CA: Donor Controversy Surrounds Anti-Union Prop 32

CA: Donor Controversy Surrounds Anti-Union Prop 32

The battle over California’s Proposition 32 is heating up. A staggering $120 million has been raised for both sides of the proposition and last Thursday, a lawsuit was filed to force a California PAC to disclose its donors. Yesterday, a Sacramento Superior Court Judge issued a tentative ruling granting a preliminary injunction to audit whether donations were made in accordance with California finance rules.

Proposition 32, also known as “The Paycheck Protection Initiative” aims to curtail the political influence of California’s unions.  Public sector and trade unions are some of the biggest donors to California’s political industry, and they have repeatedly quashed reform measures designed to help the state’s ailing financial situation. Proposition 32 would ban donations to candidates from unions and corporations, it would stop unions and corporations from deducting money from paychecks to be used in political campaigns and finally, it would stop government contractors from donating money to public officials who are responsible for awarding government contracts.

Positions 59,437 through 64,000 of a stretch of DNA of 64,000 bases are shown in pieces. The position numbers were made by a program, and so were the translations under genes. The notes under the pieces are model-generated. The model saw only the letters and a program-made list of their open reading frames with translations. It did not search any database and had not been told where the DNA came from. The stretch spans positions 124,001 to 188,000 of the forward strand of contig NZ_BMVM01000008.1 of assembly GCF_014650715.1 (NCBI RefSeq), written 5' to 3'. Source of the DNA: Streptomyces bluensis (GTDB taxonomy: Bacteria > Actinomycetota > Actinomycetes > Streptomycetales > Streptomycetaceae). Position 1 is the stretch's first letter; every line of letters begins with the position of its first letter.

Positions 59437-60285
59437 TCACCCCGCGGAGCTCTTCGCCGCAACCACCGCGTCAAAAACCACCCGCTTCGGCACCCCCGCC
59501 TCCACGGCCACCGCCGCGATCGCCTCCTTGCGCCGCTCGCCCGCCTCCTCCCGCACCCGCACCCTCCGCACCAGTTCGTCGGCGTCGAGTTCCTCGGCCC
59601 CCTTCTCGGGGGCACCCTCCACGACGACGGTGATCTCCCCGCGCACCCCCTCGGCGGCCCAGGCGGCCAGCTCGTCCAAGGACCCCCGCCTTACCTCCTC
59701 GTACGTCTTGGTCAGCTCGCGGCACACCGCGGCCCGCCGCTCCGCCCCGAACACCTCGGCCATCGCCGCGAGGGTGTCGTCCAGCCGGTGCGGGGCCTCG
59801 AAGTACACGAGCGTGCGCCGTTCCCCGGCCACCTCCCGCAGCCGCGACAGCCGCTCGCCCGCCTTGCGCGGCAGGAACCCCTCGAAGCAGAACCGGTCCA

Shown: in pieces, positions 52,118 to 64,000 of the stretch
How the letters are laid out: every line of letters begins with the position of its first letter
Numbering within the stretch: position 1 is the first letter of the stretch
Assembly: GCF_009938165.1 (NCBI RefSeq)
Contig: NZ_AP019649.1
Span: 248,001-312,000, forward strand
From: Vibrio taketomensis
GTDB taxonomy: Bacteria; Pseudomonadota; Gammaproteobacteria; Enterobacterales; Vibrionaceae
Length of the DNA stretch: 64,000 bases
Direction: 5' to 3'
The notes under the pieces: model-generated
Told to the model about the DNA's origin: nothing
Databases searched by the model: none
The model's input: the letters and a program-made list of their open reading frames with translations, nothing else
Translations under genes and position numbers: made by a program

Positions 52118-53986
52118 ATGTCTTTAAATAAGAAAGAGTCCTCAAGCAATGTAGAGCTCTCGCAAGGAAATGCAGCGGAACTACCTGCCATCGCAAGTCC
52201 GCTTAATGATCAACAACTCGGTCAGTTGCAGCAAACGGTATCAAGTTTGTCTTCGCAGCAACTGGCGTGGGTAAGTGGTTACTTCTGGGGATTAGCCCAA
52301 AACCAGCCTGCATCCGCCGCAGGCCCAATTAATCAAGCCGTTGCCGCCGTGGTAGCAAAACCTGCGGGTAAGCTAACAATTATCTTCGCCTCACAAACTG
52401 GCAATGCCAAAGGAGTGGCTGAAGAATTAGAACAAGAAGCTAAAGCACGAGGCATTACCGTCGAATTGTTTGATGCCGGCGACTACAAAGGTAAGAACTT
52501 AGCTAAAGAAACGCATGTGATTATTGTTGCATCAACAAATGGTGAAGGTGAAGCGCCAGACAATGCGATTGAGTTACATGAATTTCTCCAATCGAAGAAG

Union support for the measure registers at a cool $68 million (so far) but the controversy is focused on the proponents of the measure.  A suit was filed by the state of California with the Fair Political Practices Commission to force an Arizona group to reveal the origin of an $11 million dollar donation.  The donation was given to the Small Business Action Committee, who are also fighting Governor Brown’s tax-hiking proposition 30. 

California law does not require non-profit organizations to reveal their donors if they were not made for a specific political purpose. Common Cause filed a complaint with the FPPC claiming the money donated was actually earmarked for specific use against prop 30 and in favor of prop 32.  

A recent poll from Reason shows the electorate is divided on the anti-union proposition. The poll found 48% opposing the measure and 45% supporting it. California’s initiative process is a high stakes industry; spending has reached $350 million. Lawyers will be court tomorrow before a final decision on donor disclosure is issued.

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